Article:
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U.S. falls short on debt to military vets

By Jonathan D. Walker, M.D.
The Journal Gazette (Fort Wayne, Ind.), May 27, 2012

Here is something worth remembering as we celebrate Memorial Day: The Department of Veterans Affairs estimates that every 80 minutes a veteran takes his or her own life. The problem is so serious that although only 1 percent of Americans have served in the military, former service members represent 20 percent of suicides in the United States. And the news is filled with stories about how the VA is struggling to get the funding it needs to address the problem.

But that is only the tip of the iceberg. A 2007 study in the American Journal of Public Health indicated that almost 2 million veterans are uninsured, along with almost 4 million of their family members, and a Harvard study estimated that more than 2,200 veterans died in 2008 due to lack of insurance. You may have thought that veterans can automatically be treated at a veterans’ hospital, but this is not the case. Veterans who have a service-connected injury can get care, but uninsured veterans face a “means test” based on their income. The test determines their priority level for care and how much they have to pay. And if the system doesn’t have enough money, it can stop enrolling veterans if they fail the means test – as happened from 2003 to 2009.

But even if the VA were able to fully cover every veteran, it would still leave a lot of veterans without care because they do not live near a VA hospital. And even if they live near a hospital, they still may need to drive far away to get services that aren’t available locally; for instance, there are veterans in Fort Wayne who have to go to Indianapolis for treatment. There are laws that make it illegal for an insurance company to force patients to drive an excessive distance to stay in their network, yet we think nothing of making veterans drive long distances simply to get the care to which they are entitled.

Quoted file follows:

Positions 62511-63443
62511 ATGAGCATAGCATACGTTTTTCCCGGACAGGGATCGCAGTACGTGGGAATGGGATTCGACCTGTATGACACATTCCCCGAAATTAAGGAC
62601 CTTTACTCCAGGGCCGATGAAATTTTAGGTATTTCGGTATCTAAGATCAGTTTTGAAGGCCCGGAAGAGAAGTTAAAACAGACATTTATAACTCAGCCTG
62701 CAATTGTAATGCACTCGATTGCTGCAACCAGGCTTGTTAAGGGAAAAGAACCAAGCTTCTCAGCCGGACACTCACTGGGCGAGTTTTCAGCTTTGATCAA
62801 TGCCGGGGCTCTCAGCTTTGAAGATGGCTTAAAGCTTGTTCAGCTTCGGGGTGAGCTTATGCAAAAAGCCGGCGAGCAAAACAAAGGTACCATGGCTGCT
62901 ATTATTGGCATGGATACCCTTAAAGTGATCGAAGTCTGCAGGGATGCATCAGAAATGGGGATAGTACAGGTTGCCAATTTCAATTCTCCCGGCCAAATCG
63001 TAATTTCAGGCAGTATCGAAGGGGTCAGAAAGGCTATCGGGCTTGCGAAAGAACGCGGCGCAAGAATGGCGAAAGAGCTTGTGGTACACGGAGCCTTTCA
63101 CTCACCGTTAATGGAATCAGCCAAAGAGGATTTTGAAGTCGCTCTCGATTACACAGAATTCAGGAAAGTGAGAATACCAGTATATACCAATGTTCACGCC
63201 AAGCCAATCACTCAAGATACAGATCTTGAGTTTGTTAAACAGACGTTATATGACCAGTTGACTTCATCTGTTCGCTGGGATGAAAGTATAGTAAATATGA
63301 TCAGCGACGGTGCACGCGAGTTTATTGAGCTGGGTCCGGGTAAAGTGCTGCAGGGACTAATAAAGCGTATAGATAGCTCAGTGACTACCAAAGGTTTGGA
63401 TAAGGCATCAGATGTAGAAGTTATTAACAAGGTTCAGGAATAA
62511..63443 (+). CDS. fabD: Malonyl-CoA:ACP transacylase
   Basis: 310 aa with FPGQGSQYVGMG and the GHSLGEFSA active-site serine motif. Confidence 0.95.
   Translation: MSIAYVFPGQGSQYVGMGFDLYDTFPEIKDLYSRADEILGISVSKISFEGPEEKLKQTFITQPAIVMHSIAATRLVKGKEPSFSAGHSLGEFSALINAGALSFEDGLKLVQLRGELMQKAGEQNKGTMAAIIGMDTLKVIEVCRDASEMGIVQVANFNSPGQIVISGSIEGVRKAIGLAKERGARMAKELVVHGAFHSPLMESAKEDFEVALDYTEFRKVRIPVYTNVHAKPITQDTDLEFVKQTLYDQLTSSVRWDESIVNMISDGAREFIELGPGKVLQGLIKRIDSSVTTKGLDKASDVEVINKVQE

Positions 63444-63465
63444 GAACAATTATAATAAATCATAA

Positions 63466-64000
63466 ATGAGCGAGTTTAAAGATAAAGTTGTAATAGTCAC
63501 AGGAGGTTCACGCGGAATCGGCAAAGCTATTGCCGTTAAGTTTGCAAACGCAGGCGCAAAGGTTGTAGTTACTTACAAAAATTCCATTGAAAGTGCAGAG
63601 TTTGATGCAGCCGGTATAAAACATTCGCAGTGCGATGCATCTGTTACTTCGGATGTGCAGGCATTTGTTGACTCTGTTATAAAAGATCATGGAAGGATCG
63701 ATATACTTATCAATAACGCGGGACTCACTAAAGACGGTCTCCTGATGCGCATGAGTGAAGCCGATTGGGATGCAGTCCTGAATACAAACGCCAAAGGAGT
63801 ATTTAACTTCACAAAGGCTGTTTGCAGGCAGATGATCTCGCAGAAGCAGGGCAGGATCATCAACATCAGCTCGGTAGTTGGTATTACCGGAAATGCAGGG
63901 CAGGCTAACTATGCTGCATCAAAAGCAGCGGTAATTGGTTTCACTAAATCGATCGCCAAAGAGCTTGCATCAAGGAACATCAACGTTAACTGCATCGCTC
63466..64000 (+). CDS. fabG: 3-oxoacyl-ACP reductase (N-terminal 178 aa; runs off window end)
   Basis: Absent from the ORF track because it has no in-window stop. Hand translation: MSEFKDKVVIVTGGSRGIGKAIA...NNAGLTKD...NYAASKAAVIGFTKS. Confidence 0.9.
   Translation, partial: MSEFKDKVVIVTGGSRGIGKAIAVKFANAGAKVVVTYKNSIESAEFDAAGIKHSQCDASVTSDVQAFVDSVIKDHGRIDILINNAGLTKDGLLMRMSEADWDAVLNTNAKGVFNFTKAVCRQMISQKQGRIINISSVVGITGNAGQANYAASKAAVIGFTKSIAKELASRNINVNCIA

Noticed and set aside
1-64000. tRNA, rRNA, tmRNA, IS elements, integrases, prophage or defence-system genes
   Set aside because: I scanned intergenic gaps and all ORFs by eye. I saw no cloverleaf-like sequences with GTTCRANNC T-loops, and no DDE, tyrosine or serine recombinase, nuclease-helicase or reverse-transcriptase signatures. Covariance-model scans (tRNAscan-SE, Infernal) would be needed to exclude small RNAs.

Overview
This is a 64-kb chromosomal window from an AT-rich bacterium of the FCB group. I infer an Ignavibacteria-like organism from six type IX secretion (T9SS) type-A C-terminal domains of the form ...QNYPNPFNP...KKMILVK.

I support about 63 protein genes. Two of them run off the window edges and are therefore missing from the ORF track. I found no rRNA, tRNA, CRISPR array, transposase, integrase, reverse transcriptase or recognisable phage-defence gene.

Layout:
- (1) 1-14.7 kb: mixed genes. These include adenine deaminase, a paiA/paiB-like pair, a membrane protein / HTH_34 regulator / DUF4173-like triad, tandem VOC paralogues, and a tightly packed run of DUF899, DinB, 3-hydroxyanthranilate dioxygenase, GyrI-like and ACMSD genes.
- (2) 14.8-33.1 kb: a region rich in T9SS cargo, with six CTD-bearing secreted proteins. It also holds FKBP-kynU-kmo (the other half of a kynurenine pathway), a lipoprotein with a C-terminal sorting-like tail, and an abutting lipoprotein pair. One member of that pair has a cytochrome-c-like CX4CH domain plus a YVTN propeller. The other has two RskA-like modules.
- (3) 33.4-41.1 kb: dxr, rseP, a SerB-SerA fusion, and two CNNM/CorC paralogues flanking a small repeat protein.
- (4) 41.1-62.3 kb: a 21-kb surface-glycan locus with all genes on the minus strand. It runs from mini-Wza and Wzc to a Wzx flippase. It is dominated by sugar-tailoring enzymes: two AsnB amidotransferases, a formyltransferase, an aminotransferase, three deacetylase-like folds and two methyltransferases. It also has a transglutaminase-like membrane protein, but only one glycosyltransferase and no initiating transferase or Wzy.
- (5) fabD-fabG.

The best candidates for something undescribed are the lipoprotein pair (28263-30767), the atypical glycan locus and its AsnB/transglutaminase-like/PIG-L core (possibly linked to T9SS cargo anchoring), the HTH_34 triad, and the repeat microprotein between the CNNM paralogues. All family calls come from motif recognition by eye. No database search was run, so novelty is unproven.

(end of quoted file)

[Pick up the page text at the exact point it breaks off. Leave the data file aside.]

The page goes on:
Rick Unger, a writer at Forbes Magazine, points out that we make a deal with our veterans: They put their lives on the line when we send them off to fight our wars, and in return we promise to take care of them when they come back. Although the men and women in uniform deliver on their promise on a daily basis, we very much do not. When pollsters try to identify the issues that are important to us, veterans’ health care doesn’t even make the list. Non-profit organizations, such as the Iraq and Afghanistan Veterans of America, try to fill the gap created by our national lack of concern, but their resources are also limited. Unger says it best: “You and I are, at the end of the day, a bunch of deal-breaking, contract-breaching welchers who don’t care enough about our promises to those who would die for us to view this as a concern worthy of making a pollster’s list.” And now one of our veterans chooses suicide every 80 minutes.

It is totally understandable that people want smaller government and lower taxes, but we should still be willing to do whatever it takes to provide these men and women with the resources they need to stay physically and mentally healthy. Sen. John McCain, R-Ariz., has advocated providing veterans a card that would allow them treatment at any health care facility so they would never have to worry about access to care. Only 1 percent of us serve in the military. Why can’t the rest of us take care of them properly?

Dr. Jonathan D. Walker is an assistant clinical professor at Indiana University School of Medicine in Fort Wayne. He wrote this for The Journal Gazette.

http://www.journalgazette.net/article/20120527/EDIT05/305279968/1147/EDIT07